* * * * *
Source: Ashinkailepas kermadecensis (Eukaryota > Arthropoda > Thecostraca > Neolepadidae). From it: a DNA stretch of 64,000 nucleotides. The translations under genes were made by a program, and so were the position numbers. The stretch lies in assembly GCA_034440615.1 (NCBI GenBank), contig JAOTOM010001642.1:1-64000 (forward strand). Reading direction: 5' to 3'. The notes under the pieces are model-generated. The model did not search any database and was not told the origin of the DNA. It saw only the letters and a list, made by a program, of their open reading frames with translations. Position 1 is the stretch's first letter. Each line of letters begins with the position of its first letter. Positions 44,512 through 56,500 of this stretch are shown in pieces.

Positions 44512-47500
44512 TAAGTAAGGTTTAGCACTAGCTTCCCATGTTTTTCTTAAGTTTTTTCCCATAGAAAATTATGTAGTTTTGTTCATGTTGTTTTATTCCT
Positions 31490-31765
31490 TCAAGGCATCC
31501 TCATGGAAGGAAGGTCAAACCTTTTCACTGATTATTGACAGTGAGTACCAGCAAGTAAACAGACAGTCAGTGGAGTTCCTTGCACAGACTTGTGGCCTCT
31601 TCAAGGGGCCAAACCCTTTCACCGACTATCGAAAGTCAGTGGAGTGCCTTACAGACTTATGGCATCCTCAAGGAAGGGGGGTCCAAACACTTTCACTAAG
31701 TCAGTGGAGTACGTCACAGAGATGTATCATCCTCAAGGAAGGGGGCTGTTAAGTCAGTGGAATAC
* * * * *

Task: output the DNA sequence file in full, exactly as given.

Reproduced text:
Source: Ashinkailepas kermadecensis (Eukaryota > Arthropoda > Thecostraca > Neolepadidae). From it: a DNA stretch of 64,000 nucleotides. The translations under genes were made by a program, and so were the position numbers. The stretch lies in assembly GCA_034440615.1 (NCBI GenBank), contig JAOTOM010001642.1:1-64000 (forward strand). Reading direction: 5' to 3'. The notes under the pieces are model-generated. The model did not search any database and was not told the origin of the DNA. It saw only the letters and a list, made by a program, of their open reading frames with translations. Position 1 is the stretch's first letter. Each line of letters begins with the position of its first letter. Positions 44,512 through 56,500 of this stretch are shown in pieces.

Positions 44512-47500
44512 TAAGTAAGGTTTAGCACTAGCTTCCCATGTTTTTCTTAAGTTTTTTCCCATAGAAAATTATGTAGTTTTGTTCATGTTGTTTTATTCCT
Positions 31490-31765
31490 TCAAGGCATCC
31501 TCATGGAAGGAAGGTCAAACCTTTTCACTGATTATTGACAGTGAGTACCAGCAAGTAAACAGACAGTCAGTGGAGTTCCTTGCACAGACTTGTGGCCTCT
31601 TCAAGGGGCCAAACCCTTTCACCGACTATCGAAAGTCAGTGGAGTGCCTTACAGACTTATGGCATCCTCAAGGAAGGGGGGTCCAAACACTTTCACTAAG
31701 TCAGTGGAGTACGTCACAGAGATGTATCATCCTCAAGGAAGGGGGCTGTTAAGTCAGTGGAATAC